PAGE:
For more information on services that help you, or if you are subject to domestic violence, visit Domestic Abuse: Support Services in Kent and Medway.


To be included within our procedures from April 2015:

Self Neglect

This covers a wide range of behaviour, for example neglecting to care for one's personal hygiene or health and includes behaviour such as hoarding.

Modern Slavery

This includes slavery, human trafficking and forced labour. Traffickers and slave masters use whatever means they have to coerce, deceive and force individuals into a life of abuse, servitude and inhumane treatment.


What can you do if you or someone you know is experiencing abuse?

If you are being abused, you need to know that you are not to blame for the way you are being treated. Everyone has the right to live without fear and the right to safe, healthy relationships and to have control over their own life.

Talk to the person who is abusing you or get someone to speak to them on your behalf. Make it clear that the way they are treating you is not acceptable and that you want it to stop. Sometimes people who are close to you do not realise you are unhappy unless you tell them.

Seek legal advice if you are concerned about any legal agreements that you are not sure about. The Civil Legal Advice website has more information.

If you have a concern about a child or children being at risk of abuse or neglect, please report this to us using the contact details below. For more information, visit the Medway Safeguarding Children Board website.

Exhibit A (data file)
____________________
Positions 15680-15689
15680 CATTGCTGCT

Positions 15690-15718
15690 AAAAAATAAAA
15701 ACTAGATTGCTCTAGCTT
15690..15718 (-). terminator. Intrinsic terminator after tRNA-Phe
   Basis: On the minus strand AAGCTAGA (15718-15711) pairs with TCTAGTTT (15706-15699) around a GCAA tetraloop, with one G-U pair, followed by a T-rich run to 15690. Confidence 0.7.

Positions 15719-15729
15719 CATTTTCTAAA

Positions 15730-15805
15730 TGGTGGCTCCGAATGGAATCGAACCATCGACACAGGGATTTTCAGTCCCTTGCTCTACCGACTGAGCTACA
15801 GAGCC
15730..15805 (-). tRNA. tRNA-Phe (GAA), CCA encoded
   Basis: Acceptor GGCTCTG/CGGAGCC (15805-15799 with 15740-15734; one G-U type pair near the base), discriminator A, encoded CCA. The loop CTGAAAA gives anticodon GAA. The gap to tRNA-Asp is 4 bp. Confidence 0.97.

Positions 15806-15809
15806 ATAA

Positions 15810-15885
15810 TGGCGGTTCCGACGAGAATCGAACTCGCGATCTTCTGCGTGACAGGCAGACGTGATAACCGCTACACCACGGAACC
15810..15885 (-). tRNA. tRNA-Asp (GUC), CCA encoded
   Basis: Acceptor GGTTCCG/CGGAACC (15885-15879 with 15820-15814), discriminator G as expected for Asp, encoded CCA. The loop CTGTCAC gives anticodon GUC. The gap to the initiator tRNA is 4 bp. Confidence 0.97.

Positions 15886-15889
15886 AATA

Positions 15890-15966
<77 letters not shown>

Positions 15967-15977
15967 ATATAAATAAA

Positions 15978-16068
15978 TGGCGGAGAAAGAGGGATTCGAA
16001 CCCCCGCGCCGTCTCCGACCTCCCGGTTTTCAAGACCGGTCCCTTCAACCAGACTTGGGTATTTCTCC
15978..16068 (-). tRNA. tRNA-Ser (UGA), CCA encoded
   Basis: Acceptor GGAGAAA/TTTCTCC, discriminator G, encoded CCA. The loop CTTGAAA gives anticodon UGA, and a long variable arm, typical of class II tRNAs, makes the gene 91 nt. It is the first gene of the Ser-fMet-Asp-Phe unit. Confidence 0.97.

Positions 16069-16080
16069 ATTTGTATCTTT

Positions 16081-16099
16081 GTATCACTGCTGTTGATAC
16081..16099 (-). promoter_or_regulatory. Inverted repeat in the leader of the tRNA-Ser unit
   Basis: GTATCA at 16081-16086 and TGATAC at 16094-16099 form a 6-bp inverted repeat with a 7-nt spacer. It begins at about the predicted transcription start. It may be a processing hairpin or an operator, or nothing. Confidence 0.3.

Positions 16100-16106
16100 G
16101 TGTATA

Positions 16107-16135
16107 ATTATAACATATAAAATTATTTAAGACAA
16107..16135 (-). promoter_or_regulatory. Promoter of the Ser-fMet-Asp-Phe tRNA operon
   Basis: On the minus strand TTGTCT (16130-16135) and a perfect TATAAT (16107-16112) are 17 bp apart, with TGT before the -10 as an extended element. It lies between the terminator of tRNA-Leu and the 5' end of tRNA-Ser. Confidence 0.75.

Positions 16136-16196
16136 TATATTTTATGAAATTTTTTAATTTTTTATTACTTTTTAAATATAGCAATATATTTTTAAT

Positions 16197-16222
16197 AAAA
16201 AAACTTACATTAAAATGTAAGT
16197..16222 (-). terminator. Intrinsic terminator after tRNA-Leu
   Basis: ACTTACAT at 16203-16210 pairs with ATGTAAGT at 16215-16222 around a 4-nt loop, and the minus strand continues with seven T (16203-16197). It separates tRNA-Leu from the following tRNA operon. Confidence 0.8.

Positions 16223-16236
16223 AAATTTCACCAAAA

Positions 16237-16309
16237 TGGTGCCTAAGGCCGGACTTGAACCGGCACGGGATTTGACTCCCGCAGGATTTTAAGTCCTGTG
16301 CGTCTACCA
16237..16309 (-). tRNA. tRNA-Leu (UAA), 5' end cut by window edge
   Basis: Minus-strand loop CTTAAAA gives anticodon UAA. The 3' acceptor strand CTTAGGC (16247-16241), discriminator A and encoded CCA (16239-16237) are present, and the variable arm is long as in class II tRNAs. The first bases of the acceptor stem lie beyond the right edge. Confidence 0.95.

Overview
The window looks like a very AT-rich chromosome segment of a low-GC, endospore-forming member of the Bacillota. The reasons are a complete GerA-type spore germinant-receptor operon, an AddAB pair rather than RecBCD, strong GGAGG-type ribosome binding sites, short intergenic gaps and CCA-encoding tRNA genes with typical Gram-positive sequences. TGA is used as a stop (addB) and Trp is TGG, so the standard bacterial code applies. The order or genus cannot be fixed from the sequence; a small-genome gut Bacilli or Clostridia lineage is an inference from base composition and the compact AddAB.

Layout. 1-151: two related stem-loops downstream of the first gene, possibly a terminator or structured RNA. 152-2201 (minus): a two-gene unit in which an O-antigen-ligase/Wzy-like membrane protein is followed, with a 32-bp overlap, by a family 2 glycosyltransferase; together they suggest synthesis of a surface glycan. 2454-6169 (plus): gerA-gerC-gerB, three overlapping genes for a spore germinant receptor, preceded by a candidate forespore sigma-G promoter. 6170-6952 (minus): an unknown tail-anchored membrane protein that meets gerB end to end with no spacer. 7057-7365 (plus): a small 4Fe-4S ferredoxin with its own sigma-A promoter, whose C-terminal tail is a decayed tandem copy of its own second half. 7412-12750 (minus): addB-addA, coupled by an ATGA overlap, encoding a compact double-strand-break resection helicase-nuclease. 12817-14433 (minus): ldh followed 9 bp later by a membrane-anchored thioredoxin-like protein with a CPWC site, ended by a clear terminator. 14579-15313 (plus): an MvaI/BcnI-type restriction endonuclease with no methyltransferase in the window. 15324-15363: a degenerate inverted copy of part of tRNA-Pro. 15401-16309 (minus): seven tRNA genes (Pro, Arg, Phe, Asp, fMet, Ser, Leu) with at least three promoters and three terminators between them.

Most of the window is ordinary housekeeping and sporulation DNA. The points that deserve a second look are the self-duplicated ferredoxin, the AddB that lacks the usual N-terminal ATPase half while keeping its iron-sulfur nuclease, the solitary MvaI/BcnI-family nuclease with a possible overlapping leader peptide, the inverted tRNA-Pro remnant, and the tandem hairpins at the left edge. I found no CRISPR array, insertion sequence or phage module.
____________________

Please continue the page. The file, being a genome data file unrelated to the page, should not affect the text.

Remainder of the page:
Never feel embarrassed about highlighting abuse. Do not be afraid to complain or make a fuss. Sometimes the police need to know about abuse but if you are worried about contacting the police, contact the council. Many abuse victims are unable to speak up for themselves. Speak to your community police officer, local social worker, church, community nurse or general practitioner. If you suspect that a person is being abused, tell someone.


If you are being abused, talk to someone you trust. This may help you decide what you can do about it. If you are not ready to seek help, that is your choice but you may still want some information. Information gives you choice and personal power. Do not try to cover it up. If the abuse is occurring in the hospital or care home, it should be reported to the person in charge promptly.

If you are in immediate danger, call 999. Kent Police has information on their website on how to report an incident or contact them. Or contact the council using the details below and talk to someone in confidence.

Tell us about your concerns

To discuss or tell us your adult protection concerns, please phone our Medway Adult Social Care Department on 01634 33 44 66 between 8.30am and 5pm, or at any other time our out-of-hours service on 03000 41 91 91.

If you are concerned about the care and treatment of someone then report it.


You can send us more information by using either the SAF (PDF version) or the SAF (Word version) below.

Note: If you have any compatibility issues when using the PDF version of the form,  please use the Word version. The form can be emailed to us or printed out and then either faxed or posted to us:


On receipt of this form Medway Council Adult Social Care may work in partnership with other agencies, services and relevant people to support you or somebody you think may need protecting.